It is a widely known fact that every year a considerable number of trees are cut down around the world1. But what are the causes of cutting trees? Where does that happen in the world? What unwanted effects does it have?
Tree-cutting is a major part of many industrial and agricultural practices. From 1990 to 2015, there has been a net global forest area loss of as much as 129 million hectares1. Currently, we are losing a colossal 3.3 million hectares per year.
What is tree-cutting as opposed to deforestation?
The systematic criticism of tree-cutting has to be nuanced, however: there is a difference between “tree-cutting” and “deforestation”. We define deforestation as the permanent loss of forest and vegetation cover2, while tree-cutting can also include the ones that are not necessarily lost permanently.
If you glance around you, you will most likely find pieces of furniture made from wood, as well as some paper on your desk. Some countries that promote forest conservation also sustainably grow trees which are cut to manufacture these wood-derived products. The trees are only temporarily lost as they are eventually regrown in well-managed cycles. This is known as forestry—it represents about 26% of trees cut each year3.
Causes of cutting trees
More specific than tree-cutting, deforestation represents about 27% of total cut trees. The main causes of deforestation are urbanisation (cutting down vegetation to make space for a city) and the conversion of forests in agriculture, mining or energy infrastructures3.
Forest conversion happens mainly in the Amazon, Indonesia (for palm oil) and Malaysia—in other words, in large tropical rainforests. Among the many causes, forest conversion for agricultural purposes is by far the largest contributor. For example, from 2000 to 2010, the net forest loss in tropical countries was about the same as the amount of land gained for agriculture.1
Forest fires can also reduce forest cover, like the Australian bushfires in late 2019-early 2020. Some studies do not include fires as a driver of permanent forest loss as the forests could theoretically grow back3. However, the recent fires in Australia were exacerbated by climate change and were devastating in their environmental, economical and human cost4. The bushlands now have little recovery time before the next fire season, and hence are suffering permanent losses in the long term5.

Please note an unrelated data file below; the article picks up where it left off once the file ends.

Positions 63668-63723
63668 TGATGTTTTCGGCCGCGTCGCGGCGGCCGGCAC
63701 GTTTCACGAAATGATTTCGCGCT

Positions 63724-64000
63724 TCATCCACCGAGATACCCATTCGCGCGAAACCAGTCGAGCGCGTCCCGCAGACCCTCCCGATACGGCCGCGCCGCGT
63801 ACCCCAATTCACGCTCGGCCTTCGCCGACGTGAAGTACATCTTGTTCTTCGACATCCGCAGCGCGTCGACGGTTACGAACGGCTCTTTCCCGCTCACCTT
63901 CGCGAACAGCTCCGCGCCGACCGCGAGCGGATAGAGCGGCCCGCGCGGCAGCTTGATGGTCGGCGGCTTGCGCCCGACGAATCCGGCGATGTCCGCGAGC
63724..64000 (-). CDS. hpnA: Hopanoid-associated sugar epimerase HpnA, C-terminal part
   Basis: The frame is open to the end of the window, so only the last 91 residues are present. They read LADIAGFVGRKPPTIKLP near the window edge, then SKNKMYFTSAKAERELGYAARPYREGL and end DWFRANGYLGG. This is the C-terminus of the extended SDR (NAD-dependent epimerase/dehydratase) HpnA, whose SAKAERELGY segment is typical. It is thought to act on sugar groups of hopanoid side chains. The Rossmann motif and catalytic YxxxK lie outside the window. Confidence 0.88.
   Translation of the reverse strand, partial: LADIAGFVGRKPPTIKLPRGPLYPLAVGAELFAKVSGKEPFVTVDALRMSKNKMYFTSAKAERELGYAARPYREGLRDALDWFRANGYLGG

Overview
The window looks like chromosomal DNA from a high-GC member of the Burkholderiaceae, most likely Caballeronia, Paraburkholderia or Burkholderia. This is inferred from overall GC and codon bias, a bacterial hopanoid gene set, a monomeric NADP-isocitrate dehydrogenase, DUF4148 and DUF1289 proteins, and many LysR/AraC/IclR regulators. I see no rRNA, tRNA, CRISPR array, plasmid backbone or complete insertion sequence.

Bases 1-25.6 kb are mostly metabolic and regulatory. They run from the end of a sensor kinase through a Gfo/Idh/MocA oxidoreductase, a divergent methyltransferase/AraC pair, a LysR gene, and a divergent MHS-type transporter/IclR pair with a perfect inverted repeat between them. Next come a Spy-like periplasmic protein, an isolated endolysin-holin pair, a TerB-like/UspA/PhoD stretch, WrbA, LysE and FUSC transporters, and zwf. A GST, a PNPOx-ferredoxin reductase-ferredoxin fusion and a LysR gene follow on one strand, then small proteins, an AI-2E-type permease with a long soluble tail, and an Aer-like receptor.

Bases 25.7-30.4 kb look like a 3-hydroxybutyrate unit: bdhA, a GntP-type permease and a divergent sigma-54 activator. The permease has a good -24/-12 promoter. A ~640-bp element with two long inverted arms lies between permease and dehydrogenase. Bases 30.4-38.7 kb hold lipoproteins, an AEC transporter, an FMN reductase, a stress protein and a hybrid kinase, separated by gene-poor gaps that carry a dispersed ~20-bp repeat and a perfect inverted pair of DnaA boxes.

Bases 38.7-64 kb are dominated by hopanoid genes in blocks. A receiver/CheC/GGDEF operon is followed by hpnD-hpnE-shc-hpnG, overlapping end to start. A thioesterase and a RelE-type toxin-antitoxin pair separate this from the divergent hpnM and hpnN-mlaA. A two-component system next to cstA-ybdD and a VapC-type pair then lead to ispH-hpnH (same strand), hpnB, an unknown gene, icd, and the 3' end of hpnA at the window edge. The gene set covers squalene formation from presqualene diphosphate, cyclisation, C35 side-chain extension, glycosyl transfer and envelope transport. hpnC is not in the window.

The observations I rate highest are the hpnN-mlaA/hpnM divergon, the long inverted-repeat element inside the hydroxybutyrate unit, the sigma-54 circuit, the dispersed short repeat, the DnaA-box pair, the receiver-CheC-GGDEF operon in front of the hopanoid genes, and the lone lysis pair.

Effects of deforestation on the environment
As one can imagine, the massive loss of global forests has several serious consequences on the environment. Since trees absorb carbon dioxide, losing them on a large-scale would lead to further global warming6.
Additionally, forests are home to a large biodiversity of plants and animals. Rainforests have a richer ecosystem—therefore, tropical deforestation particularly destroys natural habitats and leads species to their extinction7. This is the case in palm oil cultures, where monocultures of palm trees replace a very diverse ecosystem8.
Another effect of deforestation is soil erosion when the land becomes gradually less covered. The land then suffers from a decrease in nutrients9.
Many organizations call for better land-use policies as a result of this ongoing problem6,10.
1 Forests and agriculture: land-use challenges and opportunities. FAO State of the World’s Forests. 2016: 88.
2 Deforestation. Wikipedia.
3 Curtis PG. Classifying drivers of global forest loss. Science. 2018 Sept 14; 361 (#6407): 1108-1111.
4 Morton A. Yes, Australia has always had bushfires: but 2019 is like nothing we’ve seen before. The Guardian. 2019 Dec 24.
5 Bushfire Weather. Australian Government Bureau of Meteorology.
6 2018 The State of the World’s Forests. FAO. 2018.
7 Readfearn G. ‘Silent death’: Australia’s bushfires push countless species to extinction. The Guardian. 2020 Jan 3.
8 Liu C.L.C. et al. Mixed-species versus monocultures in plantation forestry: Development, benefits, ecosystem services and perspectives for the future. Global Ecology and Conservation. 2018 Jul.
9 Henok K. Impact of deforestation on soil fertility, soil carbon and nitrogen stocks: the case of the Gacheb catchment in the White Nile Basin, Ethiopia. Agriculture, Ecosystems and Environment. 2017 Sept 1; 247: 273-282.
10 Breakthrough moment to end deforestation for palm oil. Greenpeace. 2018 Dec 17.